Food Borne Illnesses

Understanding and Preventing Food Borne Illness

How Prevalent is “Food Poisoning”?

The CDC estimates that each year:

  • Roughly 1 in 6 Americans (or 48 million people) get sick
  • 128,000 are hospitalized
  • 3,000 die of foodborne diseases



Learning About Food Borne Illness

  • Causes
  • Pathogenesis
  • Symptoms
  • Treatment
  • Common Pathogens
    • Listeria
    • Norovirus
    • Campylobacter
    • E. Coli
    • Salmonella
  • Prevention
  • Overview








Top 10 Riskiest Foods

riskiest foods


Means of Transmission

Why is Food Borne Illness so Common?






Generalized Pathogenesis












When Should you See a Doctor?

Symptoms that point to serious infection are:
  • Headache
  • Stiff neck
  • Confusion or changes in alertness
  • Loss of balance
  • Convulsions





Common and Deadly Foodborne Pathogens:
U.S. Estimates for Known Pathogens in 2011
(38.4 Million Other Cases of Illness are due to Unidentified Agents)







  • Gram-positive, non-spore-forming, catalase-positive rod bacteria.
  • Hardy and Capable of growth at a wide range of temperatures, from 33.8-113°F.
  • Opportunistic pathogen: Most prevalent in the elderly, pregnant mothers, and AIDS patients.
  • Low infectivity, 9.7 cases per million population
  • Mortality rate of about 20-30%. (Salmonella has a mortality rate estimated at less than 1%).
  • Does NOT pass person-to-person


Top Causes

top causes

2011 Colorado Listeria Outbreak

  • 146 Infected
  • 30 Deaths
  • 1 Miscarriage

From the CDC's October 25, 2011, UPDATE on the Jensen Farms Cantaloupe Listeria Outbreak, here is a national picture of where the outbreak has spread (28 states).









  • Also know as human calicivirus
  • Single-stranded RNA viruses
  • Highly contagious; outbreaks are common due to the ease of transmission.
  • CDC estimates that >21 million cases of acute gastroenteritis each year.
  • >50% of all foodborne outbreaks can be attributed to noroviruses.

Outbreaks laboratory-confirmed by CDC, by setting and genotype

United States, 1994--2006

norovirus causes


Top Causes of Norovirus



Norovirus is Highly Contagious

Following the timeline of this virus is helpful in preventing outbreaks:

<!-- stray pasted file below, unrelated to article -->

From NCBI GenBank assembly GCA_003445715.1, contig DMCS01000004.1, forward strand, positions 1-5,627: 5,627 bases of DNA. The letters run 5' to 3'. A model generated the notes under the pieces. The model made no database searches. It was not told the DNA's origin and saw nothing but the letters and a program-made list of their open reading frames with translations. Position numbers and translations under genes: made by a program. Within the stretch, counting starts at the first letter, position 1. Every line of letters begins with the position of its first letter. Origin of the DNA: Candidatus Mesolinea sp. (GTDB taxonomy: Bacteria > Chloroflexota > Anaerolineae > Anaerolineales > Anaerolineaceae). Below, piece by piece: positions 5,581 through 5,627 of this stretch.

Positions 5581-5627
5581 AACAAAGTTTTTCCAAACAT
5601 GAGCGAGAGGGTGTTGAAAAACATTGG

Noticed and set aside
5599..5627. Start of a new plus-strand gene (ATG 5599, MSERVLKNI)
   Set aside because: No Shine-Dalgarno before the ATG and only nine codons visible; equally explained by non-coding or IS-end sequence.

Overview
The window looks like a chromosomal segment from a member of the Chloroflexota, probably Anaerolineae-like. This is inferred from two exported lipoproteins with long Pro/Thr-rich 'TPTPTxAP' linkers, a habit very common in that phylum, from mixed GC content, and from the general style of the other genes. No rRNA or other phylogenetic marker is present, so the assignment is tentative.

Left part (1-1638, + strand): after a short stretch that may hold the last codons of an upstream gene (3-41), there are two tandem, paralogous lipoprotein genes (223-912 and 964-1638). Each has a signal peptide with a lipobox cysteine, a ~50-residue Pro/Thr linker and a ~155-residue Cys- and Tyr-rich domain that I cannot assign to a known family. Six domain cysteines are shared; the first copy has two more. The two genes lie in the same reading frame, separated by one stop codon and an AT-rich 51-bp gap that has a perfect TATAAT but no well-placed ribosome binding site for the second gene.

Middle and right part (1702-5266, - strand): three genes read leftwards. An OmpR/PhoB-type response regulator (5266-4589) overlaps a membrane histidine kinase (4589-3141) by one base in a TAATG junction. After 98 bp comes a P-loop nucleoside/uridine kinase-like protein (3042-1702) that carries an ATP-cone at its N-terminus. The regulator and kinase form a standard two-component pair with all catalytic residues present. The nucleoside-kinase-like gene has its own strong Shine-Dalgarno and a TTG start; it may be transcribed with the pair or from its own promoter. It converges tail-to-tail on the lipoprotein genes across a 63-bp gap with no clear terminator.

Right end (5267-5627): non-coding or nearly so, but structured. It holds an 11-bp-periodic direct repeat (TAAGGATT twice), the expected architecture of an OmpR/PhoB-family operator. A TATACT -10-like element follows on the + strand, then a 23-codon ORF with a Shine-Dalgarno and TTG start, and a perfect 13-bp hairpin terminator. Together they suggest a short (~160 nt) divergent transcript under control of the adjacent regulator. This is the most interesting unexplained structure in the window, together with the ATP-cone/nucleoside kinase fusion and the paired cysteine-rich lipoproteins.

• "Twisted Bacteria"
  • Most commonly found in birds
  • Infections are isolated and sporadic, and don't spread easily.
  • About 13 of 100,000 people each year are diagnosed
  • In 2005, Campylobacter was present on 47% of raw chicken breasts tested through the FDA-NARMS Retail Food program
  • Bloody diarrhea is characteristic of Campylobacter


Top Causes






E. coli O157:H7

e. coli

  • Inhabitant of the large intestine, producing vitamin K and preventing the establishment of pathogenic bacteria within the intestine
  • Most E. coli strains are harmless, but some serotypes can cause serious food poisoning in humans
  • E coli is the leading cause UTI
  • When traveling to 3rd world countries:
    • Don't use ice or drink tap water.
    • Avoid raw fruits and vegetables, except those with skin that you peel yourself.
  • Don't take diarrhea medicine or antibiotics if diarrhea is bloody.
    • It can slow the digestion process, allowing more time for your body to absorb the poisons made by the E. coli.







  • Rod-shaped bacteria
  • Does not usually affect the taste, smell, or appearance of the food.
  • Reptiles and birds are more likely to harbor Salmonella, even if they're healthy.


The CDC estimated 1.4 million cases and more than 400 deaths annually in the US.

These contaminated ingredients caused 1/3 of the Salmonella outbreaks.

†Other includes: Sprouts, leafy greens, roots, fish, grains-beans, shellfish, oil-sugar, and dairy.

salmonella causes





Preventing Food Borne Illness

  • Reducing foodborne illness by just 10% would keep 5 million Americans from getting sick each year







  • Print out this overview of some of the most common food borne illness, and keep it handy in case you think you may be infected in the future.